5. Catheter in accordance with claim 3, wherein the distal portion (28) includes an elongate coil.
  6. Catheter in accordance with claim 3, wherein the distal portion (28) includes an elongate metallic reinforcing braid.
  7. Catheter in accordance with claim 1, wherein the cutting edge (24) of the cutting tip (22, 322) is disposed at an acute angle to the longitudinal axis of the shaft (19, 319).
  8. Catheter in accordance with claim 6, wherein the cutting tip (22, 322) includes a hypodermic needle tip.
  9. A transmyocardial revascularization catheter assembly, comprising:
    an elongate guide tube (16) having a proximal end, distal end and a longitudinal axis, the guide tube (16) defining a longitudinal axis, the guide tube (16) defining a longitudinally extending lumen therethrough; and
    a transmyocardial revascularization catheter (10, 310) according to any one of the claims 1 to 7.
  10. Catheter assembly in accordance with claim 9, wherein the guide tube (16) includes an inner tube (50, 150) and an outer tube (16, 160) longitudinally slidable with respect to each other.
  11. Catheter assembly in accordance with claim 10, wherein the outer tube (16, 160) has a curved distal end.
  12. Catheter assembly in accordance with claim 10 or 11, wherein the inner tube (50, 150) has a curved distal end.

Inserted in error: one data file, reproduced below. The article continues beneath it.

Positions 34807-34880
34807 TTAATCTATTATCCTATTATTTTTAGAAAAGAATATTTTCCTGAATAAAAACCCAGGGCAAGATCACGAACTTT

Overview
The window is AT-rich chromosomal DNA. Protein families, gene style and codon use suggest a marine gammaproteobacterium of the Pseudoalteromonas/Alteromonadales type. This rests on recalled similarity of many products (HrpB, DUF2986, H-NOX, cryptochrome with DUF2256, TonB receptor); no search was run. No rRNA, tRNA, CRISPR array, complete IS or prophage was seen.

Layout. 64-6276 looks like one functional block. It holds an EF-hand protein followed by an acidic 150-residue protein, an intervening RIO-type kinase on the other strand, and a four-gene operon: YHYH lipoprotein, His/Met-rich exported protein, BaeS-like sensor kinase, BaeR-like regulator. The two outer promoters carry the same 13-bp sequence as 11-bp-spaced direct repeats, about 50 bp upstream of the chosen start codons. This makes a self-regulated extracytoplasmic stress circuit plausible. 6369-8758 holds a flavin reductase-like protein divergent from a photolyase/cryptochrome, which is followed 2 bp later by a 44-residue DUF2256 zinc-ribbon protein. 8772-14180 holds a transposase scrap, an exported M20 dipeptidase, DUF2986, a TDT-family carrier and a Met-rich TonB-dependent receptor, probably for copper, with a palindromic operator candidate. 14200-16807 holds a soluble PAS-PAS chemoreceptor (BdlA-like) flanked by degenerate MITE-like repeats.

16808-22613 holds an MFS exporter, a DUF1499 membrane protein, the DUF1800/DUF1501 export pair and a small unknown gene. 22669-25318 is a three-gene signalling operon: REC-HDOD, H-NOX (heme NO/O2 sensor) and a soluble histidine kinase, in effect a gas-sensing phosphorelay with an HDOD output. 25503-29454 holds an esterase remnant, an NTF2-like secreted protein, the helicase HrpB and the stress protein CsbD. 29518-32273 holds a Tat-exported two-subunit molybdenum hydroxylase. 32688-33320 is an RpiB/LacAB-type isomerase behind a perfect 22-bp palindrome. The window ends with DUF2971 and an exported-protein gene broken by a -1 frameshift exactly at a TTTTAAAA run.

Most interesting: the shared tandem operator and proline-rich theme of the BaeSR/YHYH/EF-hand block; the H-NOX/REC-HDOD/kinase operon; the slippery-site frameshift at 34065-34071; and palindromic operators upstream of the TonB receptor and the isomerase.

13. Catheter assembly in accordance with claim 12, wherein the curve extends approximately 60° to 120° from the longitudinal axis of the guide tube (16).
  14. Catheter assembly in accordance with claim 12, wherein the sum of the angles from the longitudinal axis of the guide tube (16) through which the distal end of the outer tube and the distal end of the inner tube curve is between 150° and 210°.
EP19980908658 1997-03-06 1998-02-23 Transmyocardial revascularization catheter Expired - Lifetime EP0971757B1 (en)

Priority Applications (3)

Application Number Priority Date Filing Date Title
US812425 1985-12-23
US08/812,425 US5968059A (en) 1997-03-06 1997-03-06 Transmyocardial revascularization catheter and method
PCT/US1998/003463 WO1998039038A1 (en) 1997-03-06 1998-02-23 Transmyocardial revascularization catheter and method

Publications (3)

Publication Number Publication Date
EP0971757A1 EP0971757A1 (en) 2000-01-19
EP0971757A4 EP0971757A4 (en) 2001-05-30
EP0971757B1 true EP0971757B1 (en) 2004-11-24

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EP19980908658 Expired - Lifetime EP0971757B1 (en) 1997-03-06 1998-02-23 Transmyocardial revascularization catheter

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US (2) US5968059A (en)
EP (1) EP0971757B1 (en)
JP (1) JP2001517977A (en)
AT (1) AT283078T (en)
DE (2) DE69827780T2 (en)
WO (1) WO1998039038A1 (en)

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DE69827780D1 (en) 2004-12-30
EP0971757A4 (en) 2001-05-30
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US5968059A (en) 1999-10-19